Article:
Canterbury Medal Gala honoring Senator Orrin G. Hatch Postponed Becket will honor Orrin G. Hatch, champion of conscience, religion, and belief in public life on May 27, 2021
Ryan Colby 202-349-7219 email@example.com
WASHINGTON – As with many long-anticipated celebrations, the COVID-19 pandemic has forced flexibility for Becket’s annual gala. In order to ensure the safety of the event, Becket will postpone its bestowal of religious liberty’s highest honor until Thursday, May 27, 2021.
Hatch was named Becket’s 2020 Canterbury Medalist for his instrumental role in the passing of fundamental legislation in defense of religious liberty for people of all faiths. He will receive the award in 2021, marked by an extended period of celebration of his legacy that will launch in the fall. The Canterbury Medal recognizes an individual who has demonstrated courage and commitment to defending religious freedom in America and around the world. Senator Hatch’s legacy is marked by civil discourse, principled leadership and unfailing dedication to the defense of religious liberty for all. At a time when our country is experiencing so much unease and unrest, the right to exercise our religious freedom is more important than ever. Becket honors a man who championed this right throughout his career and continues to stand for it as a thought leader encouraging America’s conscience.
In his 42 years of service, Senator Hatch became the longest–serving Republican and Utahan in U.S. Senate history and earned the reputation as one of the most effective and bipartisan lawmakers of all time. In addition to sponsoring or cosponsoring over 750 bills that have become law, one of his most prized legislative successes is the Religious Freedom Restoration Act (RFRA) of 1993, which was passed by overwhelming majorities in both houses of Congress and signed into law by President Bill Clinton. In 2000, he was the primary author of the Religious Land Use and Institutionalized Persons Act (RLUIPA), which also passed unanimously in both houses of Congress.
Outside of public service, Hatch is a faithful member of The Church of Jesus Christ of Latter-day Saints. A trained pianist and poetry aficionado, Senator Hatch has composed hundreds of songs for many different artists, and even boasts a holiday album. Senator Hatch continues to advance issues relating to freedom of conscience, religion, and belief through his foundation, the Orrin G. Hatch Foundation.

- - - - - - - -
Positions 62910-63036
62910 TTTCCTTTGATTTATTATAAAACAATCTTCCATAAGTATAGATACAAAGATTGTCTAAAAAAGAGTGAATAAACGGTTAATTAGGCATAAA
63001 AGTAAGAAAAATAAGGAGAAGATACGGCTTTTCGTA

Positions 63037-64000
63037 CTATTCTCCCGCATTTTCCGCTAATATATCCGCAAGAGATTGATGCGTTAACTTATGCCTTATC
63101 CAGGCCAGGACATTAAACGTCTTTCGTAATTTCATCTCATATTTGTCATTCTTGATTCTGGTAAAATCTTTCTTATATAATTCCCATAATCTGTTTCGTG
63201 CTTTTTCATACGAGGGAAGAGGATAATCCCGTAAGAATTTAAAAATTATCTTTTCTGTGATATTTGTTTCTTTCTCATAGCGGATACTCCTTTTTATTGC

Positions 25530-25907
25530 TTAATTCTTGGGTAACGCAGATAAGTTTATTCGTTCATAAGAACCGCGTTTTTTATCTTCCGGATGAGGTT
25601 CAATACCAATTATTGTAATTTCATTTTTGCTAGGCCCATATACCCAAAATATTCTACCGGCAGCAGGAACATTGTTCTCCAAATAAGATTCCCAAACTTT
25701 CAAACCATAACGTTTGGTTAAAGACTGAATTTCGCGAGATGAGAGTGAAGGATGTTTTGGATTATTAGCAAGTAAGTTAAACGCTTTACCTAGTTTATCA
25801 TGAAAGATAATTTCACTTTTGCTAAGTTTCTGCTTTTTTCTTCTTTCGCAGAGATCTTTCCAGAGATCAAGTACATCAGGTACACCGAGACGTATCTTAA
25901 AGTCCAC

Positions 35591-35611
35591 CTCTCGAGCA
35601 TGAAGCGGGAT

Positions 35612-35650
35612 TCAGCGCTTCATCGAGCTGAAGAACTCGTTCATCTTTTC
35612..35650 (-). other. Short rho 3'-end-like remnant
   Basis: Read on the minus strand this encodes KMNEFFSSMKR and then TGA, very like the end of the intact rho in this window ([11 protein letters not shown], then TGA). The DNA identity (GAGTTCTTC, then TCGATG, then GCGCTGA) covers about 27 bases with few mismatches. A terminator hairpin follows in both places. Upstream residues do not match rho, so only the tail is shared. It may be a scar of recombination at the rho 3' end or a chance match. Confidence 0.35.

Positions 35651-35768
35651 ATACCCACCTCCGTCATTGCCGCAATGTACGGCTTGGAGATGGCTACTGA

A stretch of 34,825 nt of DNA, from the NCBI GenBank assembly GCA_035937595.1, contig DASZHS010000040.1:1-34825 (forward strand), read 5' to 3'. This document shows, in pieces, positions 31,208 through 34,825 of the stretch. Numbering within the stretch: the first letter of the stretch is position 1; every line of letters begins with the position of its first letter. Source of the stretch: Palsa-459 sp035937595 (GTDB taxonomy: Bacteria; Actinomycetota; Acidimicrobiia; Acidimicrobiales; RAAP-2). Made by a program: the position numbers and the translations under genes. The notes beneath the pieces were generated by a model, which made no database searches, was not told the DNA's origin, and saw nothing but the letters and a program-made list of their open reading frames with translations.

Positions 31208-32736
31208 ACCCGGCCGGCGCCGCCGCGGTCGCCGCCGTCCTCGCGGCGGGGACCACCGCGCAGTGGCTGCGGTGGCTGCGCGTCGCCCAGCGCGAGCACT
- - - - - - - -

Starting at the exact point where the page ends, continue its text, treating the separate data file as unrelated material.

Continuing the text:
“Now more than ever, I am proud to lead Becket in honoring the ‘Father of RFRA,’ Senator Orrin G. Hatch,” said Mark Rienzi, president of Becket. “Senator Hatch’s legacy of championing protections for people of all faiths—and working across partisan lines to do so—has greatly strengthened religious liberty in the United States. We continue to rely on his courage and commitment to freedom for all as we advocate for similar robust support for this important human right at the highest courts in the land”
The Canterbury Medal draws its name from one of history’s most dramatic religious liberty stand-offs, which occurred between Archbishop of Canterbury Thomas à Becket, the law firm’s namesake, and King Henry II of England. The annual Canterbury Gala honors the award recipient in a black-tie event and is attended by the world’s most distinguished religious leaders and religious liberty advocates.
Past medalists include the late Nobel Peace Laureate and Holocaust survivor Elie Wiesel; Cuban poet and former political prisoner Armando Valladares; Orthodox rabbi of the oldest Jewish congregation in the U.S., Rabbi Dr. Meir Soloveichik; First Counselor in the First Presidency of The Church of Jesus Christ of Latter-day Saints, President Dallin H. Oaks; and 62nd Chaplain of the U.S. Senate, Chaplain Barry C. Black. It is rumored the annual gala will be celebrated in Utah, rather than New York—a fitting tribute and historic opportunity to celebrate Senator Hatch’s great work.
For more information or to arrange an interview with a Becket attorney, contact Ryan Colby at firstname.lastname@example.org or 202-349-7219. Interviews can be arranged in English, Chinese, French, German, Portuguese, Russian, and Spanish.